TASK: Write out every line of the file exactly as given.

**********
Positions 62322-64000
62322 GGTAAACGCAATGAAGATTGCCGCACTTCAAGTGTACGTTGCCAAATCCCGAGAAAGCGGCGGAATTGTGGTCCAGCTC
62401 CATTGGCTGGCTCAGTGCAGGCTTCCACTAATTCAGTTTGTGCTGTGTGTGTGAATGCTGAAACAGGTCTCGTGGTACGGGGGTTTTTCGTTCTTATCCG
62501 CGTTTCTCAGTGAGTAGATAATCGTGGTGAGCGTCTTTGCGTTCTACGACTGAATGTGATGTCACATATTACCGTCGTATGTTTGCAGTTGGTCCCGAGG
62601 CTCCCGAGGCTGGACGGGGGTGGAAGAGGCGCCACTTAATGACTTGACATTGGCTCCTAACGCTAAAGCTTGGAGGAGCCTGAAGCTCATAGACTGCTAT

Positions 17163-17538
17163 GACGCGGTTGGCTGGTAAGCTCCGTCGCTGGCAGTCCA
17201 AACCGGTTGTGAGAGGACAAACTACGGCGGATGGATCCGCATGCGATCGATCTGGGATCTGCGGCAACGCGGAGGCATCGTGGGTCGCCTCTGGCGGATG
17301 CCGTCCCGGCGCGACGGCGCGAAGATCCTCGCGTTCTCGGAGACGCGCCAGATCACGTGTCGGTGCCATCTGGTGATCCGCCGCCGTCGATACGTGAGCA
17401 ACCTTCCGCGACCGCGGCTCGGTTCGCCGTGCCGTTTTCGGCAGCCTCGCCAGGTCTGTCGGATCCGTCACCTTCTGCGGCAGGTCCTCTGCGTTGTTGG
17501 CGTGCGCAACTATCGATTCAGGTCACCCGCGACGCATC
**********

Positions 62322-64000
62322 GGTAAACGCAATGAAGATTGCCGCACTTCAAGTGTACGTTGCCAAATCCCGAGAAAGCGGCGGAATTGTGGTCCAGCTC
62401 CATTGGCTGGCTCAGTGCAGGCTTCCACTAATTCAGTTTGTGCTGTGTGTGTGAATGCTGAAACAGGTCTCGTGGTACGGGGGTTTTTCGTTCTTATCCG
62501 CGTTTCTCAGTGAGTAGATAATCGTGGTGAGCGTCTTTGCGTTCTACGACTGAATGTGATGTCACATATTACCGTCGTATGTTTGCAGTTGGTCCCGAGG
62601 CTCCCGAGGCTGGACGGGGGTGGAAGAGGCGCCACTTAATGACTTGACATTGGCTCCTAACGCTAAAGCTTGGAGGAGCCTGAAGCTCATAGACTGCTAT

Positions 17163-17538
17163 GACGCGGTTGGCTGGTAAGCTCCGTCGCTGGCAGTCCA
17201 AACCGGTTGTGAGAGGACAAACTACGGCGGATGGATCCGCATGCGATCGATCTGGGATCTGCGGCAACGCGGAGGCATCGTGGGTCGCCTCTGGCGGATG
17301 CCGTCCCGGCGCGACGGCGCGAAGATCCTCGCGTTCTCGGAGACGCGCCAGATCACGTGTCGGTGCCATCTGGTGATCCGCCGCCGTCGATACGTGAGCA
17401 ACCTTCCGCGACCGCGGCTCGGTTCGCCGTGCCGTTTTCGGCAGCCTCGCCAGGTCTGTCGGATCCGTCACCTTCTGCGGCAGGTCCTCTGCGTTGTTGG
17501 CGTGCGCAACTATCGATTCAGGTCACCCGCGACGCATC